I had this back in Estonia – I had the most wonderful little community of close friends that mean the world to me. We grew up together as mothers and women and although most of us are not friends from childhood, it feels like we have known each other forever. And I do miss them. But my calling was here. I needed to spread my wings and come to Greece. So here I am again – starting from zero to find my village, my people.

But back to homeschooling. I have been looking around for a good school for my girls and honestly – seeing the Greek school system, I was not very optimistic. Last year I was about to enroll the girls to  a Montessori school in Warsaw. But our plans took another turn.
So when I found out, that there is actually a Montessori kindergarten and after-school club for primary school kids in Paros – LinguActive/LinguaKids – I was astonished. I did not expect that I can get everything, that I want – the wonderful life on a Greek island, a good school for my girls and good friends for all of us. But I seem to underestimate the magic that happens to me in Greece.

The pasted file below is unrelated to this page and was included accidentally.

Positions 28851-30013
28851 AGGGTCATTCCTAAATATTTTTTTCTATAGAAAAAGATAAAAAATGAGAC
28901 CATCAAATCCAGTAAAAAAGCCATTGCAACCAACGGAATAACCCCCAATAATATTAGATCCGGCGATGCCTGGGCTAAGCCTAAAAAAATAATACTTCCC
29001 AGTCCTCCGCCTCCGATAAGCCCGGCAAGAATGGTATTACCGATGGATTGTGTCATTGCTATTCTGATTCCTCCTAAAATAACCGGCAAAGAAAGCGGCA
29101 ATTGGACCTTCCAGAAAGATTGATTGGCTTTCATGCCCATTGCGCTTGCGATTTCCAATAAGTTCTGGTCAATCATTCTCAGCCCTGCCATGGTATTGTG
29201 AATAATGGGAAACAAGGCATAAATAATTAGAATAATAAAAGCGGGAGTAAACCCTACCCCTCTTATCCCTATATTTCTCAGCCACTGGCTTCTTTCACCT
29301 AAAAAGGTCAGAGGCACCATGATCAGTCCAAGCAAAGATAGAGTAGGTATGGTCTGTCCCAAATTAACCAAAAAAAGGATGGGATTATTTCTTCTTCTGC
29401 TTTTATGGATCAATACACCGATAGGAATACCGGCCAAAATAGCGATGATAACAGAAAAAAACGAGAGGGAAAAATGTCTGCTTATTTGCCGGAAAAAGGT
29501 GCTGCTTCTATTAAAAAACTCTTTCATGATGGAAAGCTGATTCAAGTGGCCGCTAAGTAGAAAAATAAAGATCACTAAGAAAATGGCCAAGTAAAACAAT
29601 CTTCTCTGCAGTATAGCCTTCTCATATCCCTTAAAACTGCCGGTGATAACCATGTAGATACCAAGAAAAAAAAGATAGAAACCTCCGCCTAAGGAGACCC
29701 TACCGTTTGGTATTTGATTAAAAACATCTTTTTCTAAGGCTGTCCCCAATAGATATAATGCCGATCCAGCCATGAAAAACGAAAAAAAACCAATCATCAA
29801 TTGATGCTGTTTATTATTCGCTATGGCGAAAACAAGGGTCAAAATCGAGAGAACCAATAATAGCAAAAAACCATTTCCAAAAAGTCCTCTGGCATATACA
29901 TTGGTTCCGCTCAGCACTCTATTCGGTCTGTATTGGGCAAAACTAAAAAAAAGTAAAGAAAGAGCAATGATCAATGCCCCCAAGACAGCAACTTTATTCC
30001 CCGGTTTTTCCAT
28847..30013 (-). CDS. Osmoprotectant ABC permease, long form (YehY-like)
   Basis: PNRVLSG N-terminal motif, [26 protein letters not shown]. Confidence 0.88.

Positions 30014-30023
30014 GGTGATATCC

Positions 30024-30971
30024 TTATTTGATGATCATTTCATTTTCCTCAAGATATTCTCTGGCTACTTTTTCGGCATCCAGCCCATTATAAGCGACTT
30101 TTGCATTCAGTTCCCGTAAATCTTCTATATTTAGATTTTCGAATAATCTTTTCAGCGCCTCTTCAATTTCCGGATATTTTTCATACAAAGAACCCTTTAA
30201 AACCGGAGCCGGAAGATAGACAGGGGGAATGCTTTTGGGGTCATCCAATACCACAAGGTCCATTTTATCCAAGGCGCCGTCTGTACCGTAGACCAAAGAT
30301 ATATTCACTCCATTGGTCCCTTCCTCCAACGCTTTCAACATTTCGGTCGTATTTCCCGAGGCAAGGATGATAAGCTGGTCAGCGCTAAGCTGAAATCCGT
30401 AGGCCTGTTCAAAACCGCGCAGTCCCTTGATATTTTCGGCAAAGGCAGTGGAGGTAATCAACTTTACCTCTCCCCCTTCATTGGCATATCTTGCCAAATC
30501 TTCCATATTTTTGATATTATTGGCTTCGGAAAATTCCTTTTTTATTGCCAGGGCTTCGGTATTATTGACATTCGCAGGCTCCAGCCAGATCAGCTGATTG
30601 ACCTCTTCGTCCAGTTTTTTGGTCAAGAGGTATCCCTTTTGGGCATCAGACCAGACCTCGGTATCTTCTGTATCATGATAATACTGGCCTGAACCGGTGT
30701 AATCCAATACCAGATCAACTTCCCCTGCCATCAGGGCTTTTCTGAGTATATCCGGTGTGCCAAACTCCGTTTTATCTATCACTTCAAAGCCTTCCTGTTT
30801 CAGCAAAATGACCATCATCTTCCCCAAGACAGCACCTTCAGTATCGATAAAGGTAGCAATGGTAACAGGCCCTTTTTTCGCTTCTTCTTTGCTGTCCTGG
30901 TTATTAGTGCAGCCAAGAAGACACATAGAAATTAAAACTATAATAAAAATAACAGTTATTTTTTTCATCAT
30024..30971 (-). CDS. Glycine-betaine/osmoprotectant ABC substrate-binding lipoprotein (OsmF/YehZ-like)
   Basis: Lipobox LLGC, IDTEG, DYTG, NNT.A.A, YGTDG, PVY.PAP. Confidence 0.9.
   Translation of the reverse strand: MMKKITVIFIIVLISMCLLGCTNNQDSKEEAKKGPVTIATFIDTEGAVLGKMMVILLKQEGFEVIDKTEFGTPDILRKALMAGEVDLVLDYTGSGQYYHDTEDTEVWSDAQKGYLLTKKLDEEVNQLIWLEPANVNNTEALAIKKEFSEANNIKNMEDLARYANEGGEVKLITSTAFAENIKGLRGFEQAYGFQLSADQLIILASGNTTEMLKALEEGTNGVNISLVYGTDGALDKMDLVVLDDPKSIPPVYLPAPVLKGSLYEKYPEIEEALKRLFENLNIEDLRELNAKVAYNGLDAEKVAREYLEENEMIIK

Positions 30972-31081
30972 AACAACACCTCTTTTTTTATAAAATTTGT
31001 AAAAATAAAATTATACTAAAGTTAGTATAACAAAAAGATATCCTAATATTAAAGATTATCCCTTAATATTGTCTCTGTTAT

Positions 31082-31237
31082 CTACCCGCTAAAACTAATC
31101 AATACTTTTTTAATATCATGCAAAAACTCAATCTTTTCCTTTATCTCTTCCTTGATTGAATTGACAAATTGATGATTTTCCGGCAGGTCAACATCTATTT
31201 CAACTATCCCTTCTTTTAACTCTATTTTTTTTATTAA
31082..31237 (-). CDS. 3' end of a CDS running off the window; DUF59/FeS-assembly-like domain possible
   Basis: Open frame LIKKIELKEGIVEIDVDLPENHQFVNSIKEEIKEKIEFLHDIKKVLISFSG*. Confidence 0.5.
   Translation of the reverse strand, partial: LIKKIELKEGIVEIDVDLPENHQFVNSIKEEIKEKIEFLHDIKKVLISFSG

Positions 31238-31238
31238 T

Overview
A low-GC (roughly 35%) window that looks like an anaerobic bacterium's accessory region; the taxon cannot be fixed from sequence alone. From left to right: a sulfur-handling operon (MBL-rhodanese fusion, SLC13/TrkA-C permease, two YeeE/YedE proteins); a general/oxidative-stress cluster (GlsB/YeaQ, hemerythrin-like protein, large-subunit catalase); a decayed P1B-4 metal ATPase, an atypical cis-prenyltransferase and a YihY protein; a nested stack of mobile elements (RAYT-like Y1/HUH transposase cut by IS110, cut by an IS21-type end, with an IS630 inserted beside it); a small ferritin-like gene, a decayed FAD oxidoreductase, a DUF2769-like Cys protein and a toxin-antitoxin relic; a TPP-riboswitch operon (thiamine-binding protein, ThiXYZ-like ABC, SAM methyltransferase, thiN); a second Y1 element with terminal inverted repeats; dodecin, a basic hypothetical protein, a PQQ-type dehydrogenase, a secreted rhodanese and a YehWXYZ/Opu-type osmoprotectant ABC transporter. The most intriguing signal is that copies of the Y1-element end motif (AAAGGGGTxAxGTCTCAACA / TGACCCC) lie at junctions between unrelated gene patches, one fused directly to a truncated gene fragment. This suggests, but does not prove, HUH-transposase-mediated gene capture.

Whenever I came to Greece through the years, it seems like some Genie was at my disposal. Your wish is my command. You want to learn yoga – go ahead, one of the best teachers in Greece is basically at your doorstep. Want to learn more about meditation? No problem. We’ll make it happen – a Buddhist monk will come to your location and teach. Want to hear and see inspiration? Here you are – for two weeks you will meet one inspiring person after another until you are so filled with gratitude, that it makes you cry. Want to experience again, what it feels to be a teenager in love? That wish will also be granted.

Greece is spoiling me in the best possible way and this trend seems to continue. I just have to know, what I am looking for and sooner or later it will happen. So finding a Montessori school on the neighbour island was another miracle in a row of mysterious events that seem to guide my life.

We spent three days in Paros. Three intense days filled with so much laughter, passion, discussions and some more laughter. I had forgot how much I miss that. My life here in Santorini is nice and beautiful but I do not really have a lot of friends here yet. I am sure that there are so many inspiring people on this island too, but maybe coming here was not about making new friends but about taking a break from social interaction.